2015 ISAKOS Biennial Congress ePoster #1921

Medial Patellofemoral Ligament Reconstruction Femoral Tunnel Accuracy: Relationship to Disease-Specific Quality of Life

Laurie A. Hiemstra, MD, PhD, FRCSC, Banff, AB CANADA
Mark A. Heard, MD, FRCS, Canmore, AB CANADA
Mark Lafave, PhD, Calgary, Alberta CANADA

Mineral Springs Hospital, Banff, Alberta, CANADA

FDA Status Not Applicable

Summary: Accurate femoral tunnel placement during MPFL reconstruction may not correlate to patient-reported quality of life following surgery.

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Abstract:

Background

Medial patellofemoral ligament reconstruction (MPFL-R) is a procedure aimed to re-establish the checkrein to lateral patellar translation in patients with symptomatic patellofemoral instability. Correct femoral tunnel position is thought to be crucial to successful MPFL-R but the accuracy of this statement in terms of patient outcomes has not been tested. The Banff Patella Instability Instrument (BPII) is a valid and reliable disease-specific quality of life score that has been shown to be valid, reliable and responsive to change.

Purpose

The purpose of this study was to assess the accuracy of femoral tunnel placement in an MPFL-R cohort from a high-volume sport-medicine surgery practice, and to compare tunnel accuracy to a validated disease-specific patient report quality of life outcome measure (BPII).

STUDY DESIGN: Prospective Cohort

Methods

139 subjects who had undergone an MPFL-R were assessed. Lateral radiographs were measured to determine the accuracy of the femoral tunnel. Femoral tunnel accuracy was measured in relation to Schottle’s point. Rating categories and criteria for tunnel position were standardized and defined apriori as: Ideal (0-6mm), Good (>6-12mm) or Poor (>12mm). The Banff Patella Instability Instrument (BPII) was collected at a minimum of one-year post operative.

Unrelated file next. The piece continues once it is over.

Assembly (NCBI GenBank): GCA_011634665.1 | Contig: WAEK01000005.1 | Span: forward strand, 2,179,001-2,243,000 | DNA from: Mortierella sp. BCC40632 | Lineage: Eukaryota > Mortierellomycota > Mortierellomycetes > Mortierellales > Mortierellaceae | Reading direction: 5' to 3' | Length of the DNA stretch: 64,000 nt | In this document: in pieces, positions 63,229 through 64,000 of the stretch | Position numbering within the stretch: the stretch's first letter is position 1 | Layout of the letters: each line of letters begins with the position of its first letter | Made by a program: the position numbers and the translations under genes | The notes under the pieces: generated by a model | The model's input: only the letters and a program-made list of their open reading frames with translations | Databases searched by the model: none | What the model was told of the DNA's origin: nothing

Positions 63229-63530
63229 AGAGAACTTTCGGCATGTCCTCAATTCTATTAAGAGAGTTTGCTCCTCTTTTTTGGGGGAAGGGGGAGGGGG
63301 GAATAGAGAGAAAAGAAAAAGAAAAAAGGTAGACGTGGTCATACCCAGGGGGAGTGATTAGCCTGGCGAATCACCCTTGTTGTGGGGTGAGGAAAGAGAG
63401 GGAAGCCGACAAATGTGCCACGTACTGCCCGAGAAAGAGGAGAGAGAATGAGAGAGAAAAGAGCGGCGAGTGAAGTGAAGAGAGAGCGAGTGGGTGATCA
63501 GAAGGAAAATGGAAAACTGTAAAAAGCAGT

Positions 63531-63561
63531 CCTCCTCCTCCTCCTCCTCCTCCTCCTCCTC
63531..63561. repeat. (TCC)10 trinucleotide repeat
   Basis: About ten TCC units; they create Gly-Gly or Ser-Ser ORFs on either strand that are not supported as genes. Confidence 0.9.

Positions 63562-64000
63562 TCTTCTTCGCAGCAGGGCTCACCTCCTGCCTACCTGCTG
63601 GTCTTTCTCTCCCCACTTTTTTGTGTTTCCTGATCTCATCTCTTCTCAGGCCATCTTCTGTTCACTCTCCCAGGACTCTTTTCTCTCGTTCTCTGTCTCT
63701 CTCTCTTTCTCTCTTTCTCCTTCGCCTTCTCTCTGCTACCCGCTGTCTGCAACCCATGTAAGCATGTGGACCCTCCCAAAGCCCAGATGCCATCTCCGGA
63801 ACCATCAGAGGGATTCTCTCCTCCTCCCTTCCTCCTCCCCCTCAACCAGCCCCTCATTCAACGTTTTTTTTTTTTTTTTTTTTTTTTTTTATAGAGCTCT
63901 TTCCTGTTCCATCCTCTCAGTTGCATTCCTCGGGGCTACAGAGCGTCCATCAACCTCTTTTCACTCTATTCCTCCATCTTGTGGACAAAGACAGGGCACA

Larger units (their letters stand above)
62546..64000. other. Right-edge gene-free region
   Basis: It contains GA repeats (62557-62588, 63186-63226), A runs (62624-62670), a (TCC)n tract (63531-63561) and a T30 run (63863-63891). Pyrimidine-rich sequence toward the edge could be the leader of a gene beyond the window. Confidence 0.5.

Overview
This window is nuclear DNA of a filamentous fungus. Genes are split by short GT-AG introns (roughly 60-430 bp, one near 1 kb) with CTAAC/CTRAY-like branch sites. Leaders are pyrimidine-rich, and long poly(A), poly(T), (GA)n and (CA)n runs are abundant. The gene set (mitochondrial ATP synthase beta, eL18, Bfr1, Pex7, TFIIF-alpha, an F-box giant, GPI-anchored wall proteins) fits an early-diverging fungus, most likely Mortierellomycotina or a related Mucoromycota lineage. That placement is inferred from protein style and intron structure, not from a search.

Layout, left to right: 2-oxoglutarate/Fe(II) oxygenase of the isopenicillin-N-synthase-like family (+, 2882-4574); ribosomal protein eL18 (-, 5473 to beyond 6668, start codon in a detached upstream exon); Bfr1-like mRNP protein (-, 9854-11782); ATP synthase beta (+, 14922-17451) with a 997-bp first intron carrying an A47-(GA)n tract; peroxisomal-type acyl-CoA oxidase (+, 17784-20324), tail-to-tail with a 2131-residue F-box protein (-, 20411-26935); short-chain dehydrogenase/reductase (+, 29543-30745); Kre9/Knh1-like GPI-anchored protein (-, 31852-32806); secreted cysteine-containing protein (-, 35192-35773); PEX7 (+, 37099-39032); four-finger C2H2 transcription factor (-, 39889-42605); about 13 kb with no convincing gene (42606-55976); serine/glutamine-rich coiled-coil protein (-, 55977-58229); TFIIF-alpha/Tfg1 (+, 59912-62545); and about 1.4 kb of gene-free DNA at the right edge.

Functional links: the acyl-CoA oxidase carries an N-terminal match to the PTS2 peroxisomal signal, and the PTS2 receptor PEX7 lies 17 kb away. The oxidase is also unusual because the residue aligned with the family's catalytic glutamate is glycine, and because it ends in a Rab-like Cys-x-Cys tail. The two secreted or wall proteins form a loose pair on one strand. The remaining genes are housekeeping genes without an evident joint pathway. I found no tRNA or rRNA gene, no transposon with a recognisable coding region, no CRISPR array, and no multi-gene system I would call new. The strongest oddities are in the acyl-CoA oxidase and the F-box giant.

Results

One hundred and thirty nine femoral tunnels were assessed. The mean duration of follow-up was 19.8 months (range 12-38 months). Measurement from the centre of the femoral tunnel to Schottle’s point resulted in 129/139 (92.8%) tunnels being categorized as ‘good’ or ‘excellent’. The mean distance was 6.15 mm (range 0.8-25.9) from the centre of the MPFL tunnel to the centre of Schottle’s point. The mean overall BPII score was 62.8/100 (range 13.1-98.9). The mean BPII scores by tunnel accuracy category were poor = 55.9/100 (range 33.5-98.9, n = 10), good = 66.7/100 (range 13.1-98.9, n = 46), and excellent 64.2/100 (range 17.4-97.6, n = 83). Pearson r correlation demonstrated no statistically significant relationship between accuracy of tunnel position and BPII score (r= -0.02).

Conclusions

In this prospective cohort, accurate femoral tunnels were placed greater than 92% of the time during MPFL-R. There was no evidence of a correlation between the accuracy of the femoral tunnel in relation to Schottle’s point, and post-operative disease-specific quality of life score.

CLINICAL RELEVANCE
Accurate femoral tunnel placement during MPFL reconstruction may not correlate to patient-reported quality of life following surgery. Future research should investigate the factors and characteristics that influence post-operative quality of life following MPFL_R.